When preparing for a live show, the venue itself is a huge variable. Big or small, indoor or outdoor, available gear or not, and the overall acoustics all come into play. Obviously, doing research on your venue is a must, but once you know what you’re dealing with, you need to know how to adapt.
You want to make sure that the audience can hear everything that’s happening onstage without having to strain, but you also don’t want the music to be so loud that it overpowers the performers’ voices. In this course, you’ll learn about the different waves of an enclosed space and how to thwart unwanted echoes or reverbs.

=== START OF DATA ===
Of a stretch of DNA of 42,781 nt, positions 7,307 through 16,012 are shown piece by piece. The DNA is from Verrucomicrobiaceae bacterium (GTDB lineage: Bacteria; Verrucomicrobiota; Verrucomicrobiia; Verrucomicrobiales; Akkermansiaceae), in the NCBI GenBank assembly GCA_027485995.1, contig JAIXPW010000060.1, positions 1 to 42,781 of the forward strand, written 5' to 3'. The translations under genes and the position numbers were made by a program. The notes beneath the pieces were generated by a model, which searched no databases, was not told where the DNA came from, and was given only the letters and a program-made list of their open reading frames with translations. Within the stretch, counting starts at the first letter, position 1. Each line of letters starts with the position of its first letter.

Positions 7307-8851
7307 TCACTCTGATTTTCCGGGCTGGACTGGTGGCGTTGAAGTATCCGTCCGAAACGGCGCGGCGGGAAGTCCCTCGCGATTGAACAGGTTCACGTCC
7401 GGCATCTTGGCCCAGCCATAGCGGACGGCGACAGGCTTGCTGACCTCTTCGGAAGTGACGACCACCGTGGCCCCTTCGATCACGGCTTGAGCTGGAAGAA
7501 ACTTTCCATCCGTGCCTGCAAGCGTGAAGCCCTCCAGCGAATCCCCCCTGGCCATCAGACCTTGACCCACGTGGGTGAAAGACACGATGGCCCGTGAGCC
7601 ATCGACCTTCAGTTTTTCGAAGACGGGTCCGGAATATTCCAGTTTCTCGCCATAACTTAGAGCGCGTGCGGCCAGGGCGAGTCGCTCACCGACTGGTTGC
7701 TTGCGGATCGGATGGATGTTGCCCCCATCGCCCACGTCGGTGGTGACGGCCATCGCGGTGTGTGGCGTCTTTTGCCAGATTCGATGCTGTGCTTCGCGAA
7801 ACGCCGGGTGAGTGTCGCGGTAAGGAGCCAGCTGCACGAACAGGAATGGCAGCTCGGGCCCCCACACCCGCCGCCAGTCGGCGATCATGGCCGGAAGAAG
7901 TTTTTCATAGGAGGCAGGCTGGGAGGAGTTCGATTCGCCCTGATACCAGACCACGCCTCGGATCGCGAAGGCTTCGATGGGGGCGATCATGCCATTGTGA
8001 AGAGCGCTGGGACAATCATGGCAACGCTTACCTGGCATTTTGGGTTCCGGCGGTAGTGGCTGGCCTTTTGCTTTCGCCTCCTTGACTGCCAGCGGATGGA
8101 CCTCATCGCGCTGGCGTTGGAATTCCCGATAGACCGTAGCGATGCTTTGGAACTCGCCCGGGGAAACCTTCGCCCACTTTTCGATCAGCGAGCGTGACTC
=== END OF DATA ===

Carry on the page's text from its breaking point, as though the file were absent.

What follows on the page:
Many different kinds of waves are created in an enclosed space with four walls, a ceiling, and a floor. Not all of the waves created are bad, so you don’t necessarily need to remove them. But others can make the music sound disjointed–that’s why many (if not all) venues hang curtains, soundproof walls, and take other steps to keep the sound as solid as possible.
Learn the differences between absorption, deflection, and diffusion to work with standing waves, axial waves, tangential waves, oblique waves, and flutter echoes. You’ll see where these can cause issues and when there isn’t as much to be worried about. This course finishes with a mixing assignment, quiz, blog post, and prep for the next course.